In the immediate aftermath of the explosion, there was an initial feeling of disbelief, followed quickly by denial. Such is the human condition in all such catastrophic events. In this instance, it was further overshadowed by the culture of blame…
When the Chernobyl number 4 reactor blew itself to smithereens, the operators were immediately ordered to flood water into the reactor (which simply didn’t exist any more).
Following the realisation that this could be a world changing event, the senior management at the plant ordered radiation surveys to be undertaken. These were duly carried out by people whose lives would be severely curtailed through radiation poisoning.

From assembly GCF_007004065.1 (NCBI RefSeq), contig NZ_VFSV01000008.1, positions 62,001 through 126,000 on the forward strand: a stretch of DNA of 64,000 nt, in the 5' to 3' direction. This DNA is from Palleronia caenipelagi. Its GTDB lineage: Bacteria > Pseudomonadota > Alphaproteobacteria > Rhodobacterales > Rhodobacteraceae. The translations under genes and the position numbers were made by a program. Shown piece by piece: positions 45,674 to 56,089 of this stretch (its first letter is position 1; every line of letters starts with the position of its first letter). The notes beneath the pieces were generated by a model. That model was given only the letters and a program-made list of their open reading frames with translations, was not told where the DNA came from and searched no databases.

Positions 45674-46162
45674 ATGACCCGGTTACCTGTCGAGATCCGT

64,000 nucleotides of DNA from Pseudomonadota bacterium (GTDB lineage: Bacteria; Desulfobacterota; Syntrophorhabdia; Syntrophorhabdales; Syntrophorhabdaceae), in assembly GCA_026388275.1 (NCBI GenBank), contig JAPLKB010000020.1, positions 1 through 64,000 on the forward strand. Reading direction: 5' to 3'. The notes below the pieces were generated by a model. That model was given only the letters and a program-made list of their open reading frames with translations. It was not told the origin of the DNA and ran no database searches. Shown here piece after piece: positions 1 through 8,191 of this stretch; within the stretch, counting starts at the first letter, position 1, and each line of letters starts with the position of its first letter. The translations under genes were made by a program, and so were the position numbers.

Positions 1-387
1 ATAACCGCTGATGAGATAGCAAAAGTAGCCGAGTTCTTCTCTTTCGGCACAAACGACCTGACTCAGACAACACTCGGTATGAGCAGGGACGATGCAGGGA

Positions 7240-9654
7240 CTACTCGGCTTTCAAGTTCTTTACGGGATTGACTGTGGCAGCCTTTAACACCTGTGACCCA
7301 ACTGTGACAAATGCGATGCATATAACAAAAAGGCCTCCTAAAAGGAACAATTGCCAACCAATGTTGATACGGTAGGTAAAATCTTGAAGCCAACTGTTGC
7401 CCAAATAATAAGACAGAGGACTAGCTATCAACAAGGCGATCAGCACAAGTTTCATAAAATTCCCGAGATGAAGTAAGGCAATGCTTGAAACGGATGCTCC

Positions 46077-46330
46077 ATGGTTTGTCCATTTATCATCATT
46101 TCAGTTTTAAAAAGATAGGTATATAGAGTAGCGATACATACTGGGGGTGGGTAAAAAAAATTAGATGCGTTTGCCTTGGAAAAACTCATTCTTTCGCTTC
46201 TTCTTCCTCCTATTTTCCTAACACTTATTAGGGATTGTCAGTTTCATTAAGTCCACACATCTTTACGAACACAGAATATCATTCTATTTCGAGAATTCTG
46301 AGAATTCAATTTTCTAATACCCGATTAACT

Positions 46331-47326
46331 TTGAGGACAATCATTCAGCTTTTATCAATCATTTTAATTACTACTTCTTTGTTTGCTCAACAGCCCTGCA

But the news was good – Only 3.5 Roentgens per hour.. (A Roentgen is a now defunct measure of radiation based on the absorption of X rays over time into the body) and although that would exceed your monthly permissible (Western culture) dosage within a few minutes, it could have been an awful lot worse.
There was a tiny little problem – the radiation meters only went up to 3.5 Roentgens.
The real count was between 1000/1500 Roentgens per hour around what remained of the reactor, but, hey – why bother the Communist Party leadership with the truth that will get you thrown in prison (at best), when you can offer a relative olive branch of 3.5?
Only three days later were the many thousand occupants of Pripyat (the dormitory town that the workers of Chernobyl lived in) instructed to ‘temporarily’ leave their homes. There is well documented footage of the exodus being filmed through old film reel cameras, with the radiation showing up on the film as white flashes and streaks.
Needless to say, Pripyat is now a permanent ‘ghost town’.